Ukraine says it will sign association agreement with European Union soon
Regions Party plans huge rally at weekend to support Yanukovich and government
A man in a Guy Fawkes mask attends a rally held by the pro-government Party of Regions in support of Ukrainian President Viktor Yanukovych on Thursday in Kiev, Ukraine. Photograph: Getty
The European Union and Ukraine have said they still intend to seal a major political and economic agreement, amid growing division in the country over protests sparked by president Viktor Yanukovich’s refusal to sign the historic pact.
Critics of Mr Yanukovich from across Ukraine are continuing to expand and reinforce their protest camp on Kiev’s Independence Square, after the failure of thousands of riot police to disperse them early on Wednesday morning only emboldened the pro-EU opposition movement.
However, opposition leaders and activists are warning of a potentially explosive situation in Kiev at the weekend, when the ruling Regions Party plans a huge rally of its own to support Mr Yanukovich and his government and denounce the occupiers of Independence Square.
After talks with EU enlargement commissioner Stefan Fuele in Brussels yesterday, Ukraine’s deputy prime minister Sergei Arbuzov said Kiev “will soon sign this association agreement with the European Union, taking into account the national strategic interests”.
Mr Fuele said Brussels and Kiev would create a “road map” for implementation of the agreement, “help and support Ukraine to create conditions required for reaching an agreement with the IMF”, and examine all the implications of the association agreement and free trade deal.
When he unexpectedly postponed the signing of the pact late last month, Mr Yanukovich said Russia’s threatened trade retaliation would do too much damage to Ukraine’s struggling economy in the absence of major, immediate financial assistance from the EU and IMF.
The EU’s foreign policy chief, Catherine Ashton, said yesterday after a visit to Ukraine that Mr Yanukovich “made it clear” he wants to sign the deal. Mr Yanukovich has met Russian president Vladimir Putin four times in recent weeks for secretive talks. Details of what was discussed have not been revealed, but Moscow is believed to be offering Kiev cheap loans and a big discount on gas, with few strings attached.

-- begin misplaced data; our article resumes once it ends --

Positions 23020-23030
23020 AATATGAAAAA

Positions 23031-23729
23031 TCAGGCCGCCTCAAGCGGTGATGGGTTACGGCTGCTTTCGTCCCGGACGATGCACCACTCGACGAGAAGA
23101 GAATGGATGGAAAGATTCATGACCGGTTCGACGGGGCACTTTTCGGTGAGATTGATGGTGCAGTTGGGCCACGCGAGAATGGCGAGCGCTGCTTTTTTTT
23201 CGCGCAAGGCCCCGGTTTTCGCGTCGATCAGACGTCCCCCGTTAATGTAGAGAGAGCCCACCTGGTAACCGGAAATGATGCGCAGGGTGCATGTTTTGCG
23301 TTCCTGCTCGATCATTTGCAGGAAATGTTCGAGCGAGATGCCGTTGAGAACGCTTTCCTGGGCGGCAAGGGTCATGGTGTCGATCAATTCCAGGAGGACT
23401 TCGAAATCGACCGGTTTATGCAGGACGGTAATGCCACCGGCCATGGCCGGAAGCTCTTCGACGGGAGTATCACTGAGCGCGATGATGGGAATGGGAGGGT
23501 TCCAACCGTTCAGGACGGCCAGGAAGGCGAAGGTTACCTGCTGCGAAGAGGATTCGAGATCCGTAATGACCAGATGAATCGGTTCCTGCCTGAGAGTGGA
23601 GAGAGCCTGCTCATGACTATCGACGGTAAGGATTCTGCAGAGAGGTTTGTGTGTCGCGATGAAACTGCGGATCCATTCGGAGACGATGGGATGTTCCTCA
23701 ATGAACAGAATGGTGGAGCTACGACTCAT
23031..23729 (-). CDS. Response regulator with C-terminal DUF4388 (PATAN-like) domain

Ukraine’s protesters fear he intends to turn his back on the EU and take the country into a Russian-led customs union also comprising Belarus and Kazakhstan. Activists are calling for a huge anti-government protest on Independence Square on Sunday, to warn Mr Yanukovich not to sign such a deal when he meets Mr Putin again next Tuesday. On the last two Sundays, hundreds of thousands of people have massed on the square. Pro-government forces are also mobilising in support of the authorities, however. Opposition groups say local councils in eastern and southern Ukraine, where support for Mr Yanukovich and for Russia is strongest, are using state funds to pay people to come to Kiev on Sunday.
Vadim Kolesnichenko, a Regions Party deputy in Crimea, said hundreds of people across the autonomous region were joining “self-defence units” to “defend the constitution” and prevent “a coup”. They would travel to Kiev at the weekend, he added.
Sergei Kravchenko, mayor of the eastern industrial city of Lugansk, said opposition protests calling for the “legally elected authorities to be overthrown . . . are threatening the stability, development and integrity of our state”.
“But today we won’t be silent any more . . We invite people to go to Kiev at the weekend, to express their support for the existing legal authorities.”
Cities in western Ukraine – where Mr Yanukovich and Russia are widely hated – have also formed their own self-defence groups and sent many people to Kiev to protest.
The camp on Independence Square is continuing to grow, with supporters arriving from around the country and erecting tents and helping rebuild barricades demolished by riot police on Wednesday.